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It was the height of the pandemic when we got hit with a major plot twist. Asian giant hornets, commonly referred to as murder hornets, had made their way to the United States. It’s a plotline which didn’t really pay off, fortunately. The giant hornets, known by their scientific name Vespa mandarinia, haven’t really grabbed a foothold, at least not yet, but studies suggest they could spread across western North America, and they’re already a considerable challenge in other parts of the world.
Asian giant hornets present a few unique challenges, owing mostly to their large size. Their stingers are so long they can get through the protective clothing that beekeepers wear, they deliver a larger dose than you’d get from more common bees and wasps, and the sting is painful. The good news, for humans at least, is they aren’t typically super aggressive toward people. They could, however, present an additional pressure for honeybees which are already challenged by pesticides and climate change.
With that in mind, scientists are looking for novel ways of controlling populations of invasive giant hornets and have come up with something which appears to work incredibly well. Scientists are using the hornets’ own sex drives against them. James C. Nieh from the Division of Biological Sciences at the University of California San Diego, and colleagues, identified the chemical components of sex pheromones released by virgin queens and used them to build traps. The findings were published in the journal Current Biology.
“We rubbed paper strips on different parts of their bodies and found two specific regions, the fifth and sixth intersegmental sternal glands, which work. When you put the strips in a cage with males, they go crazy,” Nieh told SYFY WIRE.
Males of the species approach the paper strips covered in natural pheromones with great interest, but things got interesting when there was more than one male in the cage. If a male had already approached the chemical covered paper strip, another male might mistake it for a queen ready to mate and attempt to mate with it. The combination of chemical components and recognizable morphology seems to be the secret code for trapping males.
Harvesting natural pheromones from queens isn’t really scalable, so scientists needed to identify which chemical were doing the work. They used solvents to remove the pheromone chemicals from the paper strips and used gas chromatography-mass spectrometry to identify them. In short, they run the chemicals through a machine which ionizes them and bounces them up against a list of chemicals which have already been identified. From there, they get those chemicals off the shelf and run them through the machine to confirm the same pattern presents. Just like that, the team had identified the major components of hornet booty calls.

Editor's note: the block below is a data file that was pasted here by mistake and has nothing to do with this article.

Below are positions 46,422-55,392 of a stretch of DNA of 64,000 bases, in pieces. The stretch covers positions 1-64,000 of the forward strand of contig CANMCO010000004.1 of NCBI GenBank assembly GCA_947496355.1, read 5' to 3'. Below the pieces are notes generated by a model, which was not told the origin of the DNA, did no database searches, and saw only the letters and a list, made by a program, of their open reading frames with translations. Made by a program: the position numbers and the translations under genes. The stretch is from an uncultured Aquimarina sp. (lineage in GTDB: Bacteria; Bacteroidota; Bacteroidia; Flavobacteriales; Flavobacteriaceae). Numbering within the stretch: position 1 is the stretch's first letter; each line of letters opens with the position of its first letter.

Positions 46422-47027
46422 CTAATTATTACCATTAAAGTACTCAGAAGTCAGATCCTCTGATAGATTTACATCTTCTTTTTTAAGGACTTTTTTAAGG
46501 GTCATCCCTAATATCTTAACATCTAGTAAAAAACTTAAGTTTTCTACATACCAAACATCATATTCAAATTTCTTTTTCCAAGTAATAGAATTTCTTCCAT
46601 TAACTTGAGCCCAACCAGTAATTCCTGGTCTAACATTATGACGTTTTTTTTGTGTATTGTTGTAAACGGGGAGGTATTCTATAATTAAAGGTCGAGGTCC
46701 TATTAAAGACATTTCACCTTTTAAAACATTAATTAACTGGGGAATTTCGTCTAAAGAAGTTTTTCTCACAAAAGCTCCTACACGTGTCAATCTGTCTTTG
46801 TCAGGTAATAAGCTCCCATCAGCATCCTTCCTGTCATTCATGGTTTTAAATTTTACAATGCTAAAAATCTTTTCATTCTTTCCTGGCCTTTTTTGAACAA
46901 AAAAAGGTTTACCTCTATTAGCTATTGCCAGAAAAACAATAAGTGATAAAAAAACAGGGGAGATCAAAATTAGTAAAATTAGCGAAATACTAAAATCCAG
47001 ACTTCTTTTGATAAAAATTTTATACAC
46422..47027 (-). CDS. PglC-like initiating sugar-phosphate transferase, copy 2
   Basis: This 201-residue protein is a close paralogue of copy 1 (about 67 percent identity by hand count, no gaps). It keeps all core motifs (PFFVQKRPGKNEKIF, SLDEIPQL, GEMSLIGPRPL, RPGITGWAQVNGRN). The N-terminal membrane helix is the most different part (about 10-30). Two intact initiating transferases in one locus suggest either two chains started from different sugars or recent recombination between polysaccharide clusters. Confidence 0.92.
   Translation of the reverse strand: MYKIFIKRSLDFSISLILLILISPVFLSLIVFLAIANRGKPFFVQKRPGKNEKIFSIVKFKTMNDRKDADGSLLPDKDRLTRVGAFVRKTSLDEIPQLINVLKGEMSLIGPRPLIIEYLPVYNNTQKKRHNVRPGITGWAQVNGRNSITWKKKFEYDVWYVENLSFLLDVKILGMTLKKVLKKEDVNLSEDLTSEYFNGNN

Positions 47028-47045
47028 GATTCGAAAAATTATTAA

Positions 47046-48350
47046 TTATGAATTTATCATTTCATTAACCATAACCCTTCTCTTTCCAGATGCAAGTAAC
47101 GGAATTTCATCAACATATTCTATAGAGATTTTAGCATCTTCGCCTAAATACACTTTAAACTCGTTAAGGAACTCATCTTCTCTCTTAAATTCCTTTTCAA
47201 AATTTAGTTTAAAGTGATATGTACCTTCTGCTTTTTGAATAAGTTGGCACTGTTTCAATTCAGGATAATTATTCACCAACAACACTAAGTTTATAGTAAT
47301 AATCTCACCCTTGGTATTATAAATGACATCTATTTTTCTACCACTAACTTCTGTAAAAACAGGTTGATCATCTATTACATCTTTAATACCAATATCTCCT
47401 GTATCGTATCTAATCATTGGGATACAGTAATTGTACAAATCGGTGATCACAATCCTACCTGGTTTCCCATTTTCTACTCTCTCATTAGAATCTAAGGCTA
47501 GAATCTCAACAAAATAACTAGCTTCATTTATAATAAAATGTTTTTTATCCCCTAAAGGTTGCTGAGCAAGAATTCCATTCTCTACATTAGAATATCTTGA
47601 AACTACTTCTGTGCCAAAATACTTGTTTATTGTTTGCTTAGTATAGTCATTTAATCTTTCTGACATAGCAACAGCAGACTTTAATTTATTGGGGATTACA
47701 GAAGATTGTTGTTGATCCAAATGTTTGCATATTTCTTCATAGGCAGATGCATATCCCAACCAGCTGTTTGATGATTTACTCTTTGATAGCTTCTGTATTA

They applied the chemical cocktail to sticky traps similar to those used to catch rodents and placed them about 15 meters from the entrance to a hornets’ nest. Males were attracted to the traps but didn’t land until scientists added a visual component.
“We had to use a dummy male in the traps. Initially, the males would show interest but none of them would land, placing a dummy male helped them do that. We think the dummy looks a lot like the female of the species. So, now the trap looks like her and smells like her,” Nieh said.
Traps were placed relatively close to the nest entrance because mating typically happens close to the nest. The tests were successful at trapping thousands of male giant hornets with this setup. One limitation, of course, is you have to already be aware of the nest location. It’s possible, however, that traps might work across larger distances.
“It’s in the interest of the species, like all species, to avoid inbreeding. If they were only to emerge and mate with their brothers that would be pretty bad for the species. So, we think males can be attracted from long distances,” Nieh said.
Future experiments planned for this fall are planned to try traps at greater distances. They’re also looking for some additional chemical components which haven’t yet been identified.
“The natural pheromones are still more effective, so there’s some compound we’re missing and we’re hoping to figure out what those are,” Nieh said.
It’s also possible that males emit some sex pheromones to attract the queen. If those could be identified, similar traps could be crafted which would be much more effective at population control. In the meantime, the chemicals identified in the paper are readily available off the shelf and could be deployed to limit the population of breeding male.
If giant hornets ever decide to pick up the thread and come for us while our guard is down, we’re ready for them.